Here you’ll learn all there is to know about Black Mage and the dark arts of making everyone else do mechanics for you.
Welcome to how to play Black Mage in Final Fantasy XIV, make yourself comfortable because we’re in for a long one here. If you’ve spent any amount of time around the Final Fantasy XIV community, you’ll know the following: Black Mages don’t move, they do a lot of damage and they have a skill ceiling so high, Heaven on High is laughable compared to it.
So why would anyone play a job with long casting times, no mobility, and lackluster party utility? Numbers. Black Mage mains play a different kind of game, all that matters to them are the big explosions with the big numbers popping up on the screen. That’s the reason why many of them suffer from tunnel vision and eventually die or get regularly Rescued out of their Leylines by an angry healer.
But a good Black Mage at your party? That’s a magical experience, you’ll see them perfectly position themselves for every mechanic and happily slide cast perfectly without dropping their rotation once. You could be one of those Black Mages.. with the help of this Guide!
The Black Mage is among the most iconic jobs in Final Fantasy. It made its debut appearance in the very first title and has popped up in some shape or form in every entry since then. Its most memorable inclusions came with characters like Vivi from Final Fantasy IX and Lulu from Final Fantasy X.
Black Mages practice Black Magic, the art of pulling aether from the world around them to weave them into terrible spells of destruction. It is in some ways the other side of the coin to White Mages and their White Magic.
Black Magic was famously practiced by the mages of Mhach in the Fifth Astral Era. Obsessive research by a Mhachi mage called Shatotto led to an uncontrolled evolution in the art and signaled the rise of Mhach as a superpower. This would eventually lead to the War of Magi which pitted black and white magic against each other and would end with the great flood of the Sixth Umbral Calamity.
Today, both black and white magic is banned by most city-states of Eorzea, and the inner workings of both arts are kept behind locked doors. Especially black magic has the potential to destroy entire cities as well as consume its use altogether. But we can still find hints of it in the Ul’dahn thaumaturgy in where it is used in traditional burial procedures.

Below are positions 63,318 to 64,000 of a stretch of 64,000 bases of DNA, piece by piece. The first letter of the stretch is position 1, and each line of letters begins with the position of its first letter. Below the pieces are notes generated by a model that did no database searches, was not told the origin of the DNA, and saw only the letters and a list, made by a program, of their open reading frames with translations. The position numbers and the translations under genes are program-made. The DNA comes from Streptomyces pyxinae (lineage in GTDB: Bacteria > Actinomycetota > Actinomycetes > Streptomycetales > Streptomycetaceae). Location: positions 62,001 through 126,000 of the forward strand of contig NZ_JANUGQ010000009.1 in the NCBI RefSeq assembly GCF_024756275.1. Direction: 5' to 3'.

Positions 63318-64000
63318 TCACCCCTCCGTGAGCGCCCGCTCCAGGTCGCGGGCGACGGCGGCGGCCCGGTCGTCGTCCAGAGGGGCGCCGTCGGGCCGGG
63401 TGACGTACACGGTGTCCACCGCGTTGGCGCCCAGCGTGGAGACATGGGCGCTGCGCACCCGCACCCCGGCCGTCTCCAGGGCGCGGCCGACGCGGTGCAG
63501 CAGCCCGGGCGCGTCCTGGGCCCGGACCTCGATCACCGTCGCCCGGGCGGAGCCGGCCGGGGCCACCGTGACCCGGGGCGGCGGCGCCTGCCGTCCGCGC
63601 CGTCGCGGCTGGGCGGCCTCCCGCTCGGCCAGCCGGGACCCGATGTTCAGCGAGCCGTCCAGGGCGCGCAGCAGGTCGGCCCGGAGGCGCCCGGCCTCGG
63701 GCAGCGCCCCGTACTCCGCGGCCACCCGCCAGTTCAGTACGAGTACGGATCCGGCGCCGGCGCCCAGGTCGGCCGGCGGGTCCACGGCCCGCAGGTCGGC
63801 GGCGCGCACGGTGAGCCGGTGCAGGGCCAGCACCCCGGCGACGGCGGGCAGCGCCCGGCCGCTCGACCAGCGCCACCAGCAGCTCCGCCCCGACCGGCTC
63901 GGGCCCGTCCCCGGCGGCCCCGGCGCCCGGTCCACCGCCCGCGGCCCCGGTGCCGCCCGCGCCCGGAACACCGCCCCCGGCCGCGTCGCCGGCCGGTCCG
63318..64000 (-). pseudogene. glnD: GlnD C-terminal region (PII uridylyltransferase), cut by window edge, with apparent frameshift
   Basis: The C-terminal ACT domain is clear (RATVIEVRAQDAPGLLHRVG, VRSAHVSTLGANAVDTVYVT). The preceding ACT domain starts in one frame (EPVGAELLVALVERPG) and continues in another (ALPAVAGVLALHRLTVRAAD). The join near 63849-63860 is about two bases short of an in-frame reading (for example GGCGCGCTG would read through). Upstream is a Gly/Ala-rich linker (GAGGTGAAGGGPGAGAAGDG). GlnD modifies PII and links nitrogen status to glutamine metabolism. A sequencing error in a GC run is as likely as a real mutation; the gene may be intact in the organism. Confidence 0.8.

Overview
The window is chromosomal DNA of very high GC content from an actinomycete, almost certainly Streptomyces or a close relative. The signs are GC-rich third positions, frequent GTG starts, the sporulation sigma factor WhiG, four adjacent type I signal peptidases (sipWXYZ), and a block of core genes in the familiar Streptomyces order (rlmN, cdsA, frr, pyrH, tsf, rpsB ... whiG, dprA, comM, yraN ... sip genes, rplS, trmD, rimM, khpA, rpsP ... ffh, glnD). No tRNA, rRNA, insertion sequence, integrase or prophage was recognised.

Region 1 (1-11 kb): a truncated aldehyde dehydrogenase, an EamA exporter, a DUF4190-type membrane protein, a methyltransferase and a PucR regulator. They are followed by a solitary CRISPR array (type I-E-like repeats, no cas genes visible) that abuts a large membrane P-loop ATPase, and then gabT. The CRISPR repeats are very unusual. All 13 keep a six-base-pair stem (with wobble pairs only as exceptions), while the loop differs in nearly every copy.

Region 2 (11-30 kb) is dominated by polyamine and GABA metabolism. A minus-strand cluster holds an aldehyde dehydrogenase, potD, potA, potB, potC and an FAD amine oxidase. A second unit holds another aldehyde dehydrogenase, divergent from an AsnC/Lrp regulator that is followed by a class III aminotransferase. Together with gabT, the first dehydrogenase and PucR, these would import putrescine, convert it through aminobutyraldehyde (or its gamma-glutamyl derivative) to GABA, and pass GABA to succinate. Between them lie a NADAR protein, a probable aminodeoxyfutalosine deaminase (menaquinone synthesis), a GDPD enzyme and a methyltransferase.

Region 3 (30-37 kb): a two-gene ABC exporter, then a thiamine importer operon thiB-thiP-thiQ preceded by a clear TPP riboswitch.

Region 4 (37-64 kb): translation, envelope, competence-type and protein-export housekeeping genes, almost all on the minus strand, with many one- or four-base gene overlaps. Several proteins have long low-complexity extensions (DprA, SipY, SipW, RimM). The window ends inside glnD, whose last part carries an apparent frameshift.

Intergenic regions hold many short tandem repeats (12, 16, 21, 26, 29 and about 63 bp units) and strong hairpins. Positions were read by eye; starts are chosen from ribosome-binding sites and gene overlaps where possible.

From Thaumaturge to Black Mage
If you’re set to become a Black Mage, you first need to pick up the Thaumaturge class. You can either pick it up when you’re creating your character, which will start you off in Ul’dah or can pick up the quest ‘Way of the Thaumaturge’ from Yayake in the Steps of Nald in Ul’dah. From here on you have to complete the Thaumaturge questline and reach level 30 to continue.
At level 30 you’ll be able to pick up the quest ‘Taking the Black’ by Yayake in the Steps of Nald and unlock the Black Mage job and jobstone. You’re of course highly encouraged to complete the entire questline as you’re leveling. Completing the Black Mage job quests does not only unlock equipment and extra EXP, but it also rewards you with new gear at certain intervals.
Black Mage 101
On paper, Black Mage’s rotation is incredibly simple and very versatile. Everything revolves around how often you can cast Fire IV and Despair. And once all your MP is gone, you simply switch to casting Blizzard to regenerate, make sure your damage over time effect is always on the boss, and once your MP is full, you go back to spamming Fire IV.
What makes Black Mage interesting to play, is learning the ins and outs of its abilities and understanding when and where to use them. While other jobs boil down to, doing your rotation, doing the mechanics, and try not to die. For a Black Mage fights turn more into a puzzle.
A great Black Mage knows exactly when to hold off on abilities for mobility and how to preposition for every single mechanic. An excellent one can simply react to mechanics without breaking a sweat or dropping a single cast.
When it comes to the job meter, Black Mage luckily already starts out with one and only adds more things on top of it as the job develops. First, you’ll only have to deal with your Astral Fire and Umbral Ice stances until you later get resources that you have to spend and weave. It looks and sounds way more complicated than it ends up being.
Black Mage Utility
There is none. Absolutely nothing. The only thing you have that could count as Utility is Addle which is a damage debuff every DPS caster gets. It reduces physical damage by 5% and magical damage by 10% for 10 seconds. Best used when one of the big party-wide damage spells goes off. Make sure to coordinate with your team for the best usage.
Before we go over your basic rotations, we’ll explain some of the tools in your kit and where best to use them. Since Black Mage doesn’t have much of a set rotation. Instead, you are encouraged to use everything at your disposal to navigate the encounter without ever dropping a cast or wasting one of your high-damage spells.
Let’s talk about Xenoglossy first, Enochian is a passive damage bonus you get whenever you’re under the effect of Astral Fire or Umbral Ice. Enochain will generate a Polyglot stack, of which you can hold up to 2. These generate every 30 seconds and allow you to cast Xenoglossy (for single target) and Foul (for multitarget.) Both these spells deal high amounts of damage with no cast time and no MP cost. This means they’ll also allow you to move around freely.